WASHINGTON — OBAMA
President Barack Obama frequently has used the Direct Voice Link to speak with Putin and Dmitry Medvedev. There is no indication Obama has used the traditional Hot Line. But the president did speak about it in June 2010, although metaphorically.
In a joint news conference in the White House with the visiting Medvedev, Obama talked glowingly about improved cooperation with Russia. "We may finally," he said, "be able to throw away those 'red phones' that have been sitting around for so long."
However antiquated the Hot Line may seem, and presidential jokes aside, pulling back from the Cold War icon might be tricky. Given the good odds for tension between Washington and Moscow in the future - the Syrian civil war, for example - a suggestion by one side to turn off the Hot Line might signal a degree of unhelpful unilateralism.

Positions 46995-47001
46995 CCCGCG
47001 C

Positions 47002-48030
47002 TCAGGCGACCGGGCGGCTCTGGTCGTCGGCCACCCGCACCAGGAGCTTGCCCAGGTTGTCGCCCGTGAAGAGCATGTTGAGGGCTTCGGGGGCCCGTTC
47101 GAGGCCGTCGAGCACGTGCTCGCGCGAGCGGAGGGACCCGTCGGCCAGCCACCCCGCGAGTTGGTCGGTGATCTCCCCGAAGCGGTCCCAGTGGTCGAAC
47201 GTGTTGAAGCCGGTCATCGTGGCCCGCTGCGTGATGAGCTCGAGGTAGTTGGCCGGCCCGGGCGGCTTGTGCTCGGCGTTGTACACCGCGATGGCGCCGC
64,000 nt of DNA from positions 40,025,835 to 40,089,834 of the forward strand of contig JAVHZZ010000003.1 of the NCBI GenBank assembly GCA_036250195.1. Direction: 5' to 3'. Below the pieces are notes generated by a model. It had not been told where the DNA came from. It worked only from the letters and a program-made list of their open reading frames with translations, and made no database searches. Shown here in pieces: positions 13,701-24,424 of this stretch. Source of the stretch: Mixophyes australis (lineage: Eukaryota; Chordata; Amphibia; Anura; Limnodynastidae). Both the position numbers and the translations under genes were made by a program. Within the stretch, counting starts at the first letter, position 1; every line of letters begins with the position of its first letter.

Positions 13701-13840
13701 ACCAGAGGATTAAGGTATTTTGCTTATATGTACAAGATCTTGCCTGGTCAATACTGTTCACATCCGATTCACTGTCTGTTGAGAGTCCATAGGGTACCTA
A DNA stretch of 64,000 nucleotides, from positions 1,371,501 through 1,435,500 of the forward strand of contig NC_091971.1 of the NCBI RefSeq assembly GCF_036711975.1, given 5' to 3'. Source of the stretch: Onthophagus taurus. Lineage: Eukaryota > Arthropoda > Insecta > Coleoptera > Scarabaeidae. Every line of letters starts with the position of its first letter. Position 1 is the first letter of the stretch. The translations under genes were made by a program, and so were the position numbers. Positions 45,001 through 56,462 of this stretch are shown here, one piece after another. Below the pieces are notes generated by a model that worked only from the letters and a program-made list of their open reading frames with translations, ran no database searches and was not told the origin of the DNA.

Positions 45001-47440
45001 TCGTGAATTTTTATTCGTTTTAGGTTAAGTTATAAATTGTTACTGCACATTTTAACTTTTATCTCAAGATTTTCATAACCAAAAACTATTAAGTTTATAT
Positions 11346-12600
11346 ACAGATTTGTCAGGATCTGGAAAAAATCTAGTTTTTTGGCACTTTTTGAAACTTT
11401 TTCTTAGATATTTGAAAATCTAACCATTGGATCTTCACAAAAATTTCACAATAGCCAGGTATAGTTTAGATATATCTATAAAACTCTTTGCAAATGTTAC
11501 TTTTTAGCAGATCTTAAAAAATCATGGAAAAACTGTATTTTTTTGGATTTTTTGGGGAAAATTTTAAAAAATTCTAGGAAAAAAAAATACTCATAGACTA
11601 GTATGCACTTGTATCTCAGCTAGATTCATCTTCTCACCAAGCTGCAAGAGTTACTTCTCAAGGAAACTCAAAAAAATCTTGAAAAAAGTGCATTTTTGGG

The Hot Line may be an anachronism in today's wired world, but it's a subject protectively wrapped in symbolism and lasting perceptions. Perhaps Obama, Putin and even the nimble fox should leave the lazily sleeping dog lie.
Michael K. Bohn, a former director of the White House Situation Room, writes regularly for McClatchy Newspapers. He is a nonfiction author now working on "Presidents in Crisis: Tough Decisions From Truman to Obama."